The problem is that as centres of employment are decentralising, moving out to cheaper areas like industrial and business parks out west or the outer hubs like Parramatta or Liverpool, people are totally reliant on cars as a means of transport as there aren't any alternatives.

Congestion isn't just a problem for the CBD, its a problem affecting many main arterial roads.

Rob Dawg said...

Lower the price until it reaches capacity. Trust me, price sensitivity is a powerful mechanism. $2.00 would triple useage after which introduce auto debiting and a policy of gradual price increases. THe biggest benefits of bypasses are the congestion relief on surface streets thus high capacity toll roads do not internalize congestion costs. Quite the contrary. Congestion already imposes user costs; time and money. Congestion surcharges are social engineering not transportation economics.

pedaller said...

Ofcourse I have to agree with you that if you want to reduce CBD congestion short-term then the Cross City Tunnel should be free and all CBD road users should pay. Ofcourse this will just move the traffic congestion further out into the feeder roads.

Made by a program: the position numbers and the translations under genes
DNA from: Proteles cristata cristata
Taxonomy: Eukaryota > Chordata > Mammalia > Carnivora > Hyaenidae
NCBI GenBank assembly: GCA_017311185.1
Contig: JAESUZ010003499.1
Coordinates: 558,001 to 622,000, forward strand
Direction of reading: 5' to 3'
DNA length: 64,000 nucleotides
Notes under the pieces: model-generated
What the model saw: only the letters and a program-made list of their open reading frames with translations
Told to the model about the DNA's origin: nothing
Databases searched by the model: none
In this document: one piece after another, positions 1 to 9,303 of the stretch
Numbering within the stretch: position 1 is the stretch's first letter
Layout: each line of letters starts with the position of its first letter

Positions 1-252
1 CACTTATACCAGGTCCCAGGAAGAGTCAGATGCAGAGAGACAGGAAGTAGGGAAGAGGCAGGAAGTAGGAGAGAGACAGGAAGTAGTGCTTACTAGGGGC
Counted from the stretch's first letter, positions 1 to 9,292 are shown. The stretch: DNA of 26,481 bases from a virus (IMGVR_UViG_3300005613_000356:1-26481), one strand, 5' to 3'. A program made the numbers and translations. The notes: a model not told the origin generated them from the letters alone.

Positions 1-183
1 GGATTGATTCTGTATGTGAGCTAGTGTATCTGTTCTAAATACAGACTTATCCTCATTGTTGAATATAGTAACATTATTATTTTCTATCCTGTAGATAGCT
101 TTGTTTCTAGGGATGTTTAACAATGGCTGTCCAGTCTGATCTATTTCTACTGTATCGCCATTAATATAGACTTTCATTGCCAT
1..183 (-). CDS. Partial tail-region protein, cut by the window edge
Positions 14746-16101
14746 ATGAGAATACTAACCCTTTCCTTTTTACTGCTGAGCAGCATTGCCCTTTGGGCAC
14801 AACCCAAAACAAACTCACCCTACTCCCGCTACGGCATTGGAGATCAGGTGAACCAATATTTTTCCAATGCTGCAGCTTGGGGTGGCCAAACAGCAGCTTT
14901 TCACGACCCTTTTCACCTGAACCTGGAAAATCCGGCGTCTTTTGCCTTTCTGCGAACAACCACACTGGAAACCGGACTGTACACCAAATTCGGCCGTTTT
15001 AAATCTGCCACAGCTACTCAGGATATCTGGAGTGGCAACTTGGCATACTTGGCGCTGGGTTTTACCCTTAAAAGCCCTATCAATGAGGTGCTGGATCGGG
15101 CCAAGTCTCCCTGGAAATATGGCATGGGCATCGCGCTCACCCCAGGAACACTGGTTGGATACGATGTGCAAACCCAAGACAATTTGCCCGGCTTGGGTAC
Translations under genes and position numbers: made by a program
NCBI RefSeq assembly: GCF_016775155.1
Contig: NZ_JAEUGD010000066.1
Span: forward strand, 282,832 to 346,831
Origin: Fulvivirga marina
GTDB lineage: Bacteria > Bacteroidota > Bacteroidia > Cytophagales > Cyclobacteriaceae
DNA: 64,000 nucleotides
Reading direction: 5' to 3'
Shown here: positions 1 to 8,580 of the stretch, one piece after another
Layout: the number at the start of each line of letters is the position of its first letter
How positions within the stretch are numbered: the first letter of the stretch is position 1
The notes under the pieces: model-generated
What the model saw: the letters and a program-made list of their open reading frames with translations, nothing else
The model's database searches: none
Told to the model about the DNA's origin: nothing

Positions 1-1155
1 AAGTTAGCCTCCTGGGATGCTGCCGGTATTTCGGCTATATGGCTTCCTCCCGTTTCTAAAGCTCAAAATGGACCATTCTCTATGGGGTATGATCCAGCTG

In the long term, however, building new roads (including tunnels) only encourages more cars onto the roads, increasing traffic congestion, and neccessitating the building of even more roads.

I strongly suspect the key to reducing traffic congestion is to close roads and force people to rethink their transport options, which may also have to include them re-assessing their housing options.

David Jeffery said...

Pedaller, I don't think the CCT should be free, just that it shouldn't be $3.50 more than travelling through the city.

I agree with you all that it's not just the CBD which is a problem, but the CBD seems to me to be the biggest problem and the one for which there is a reasonably simple solution.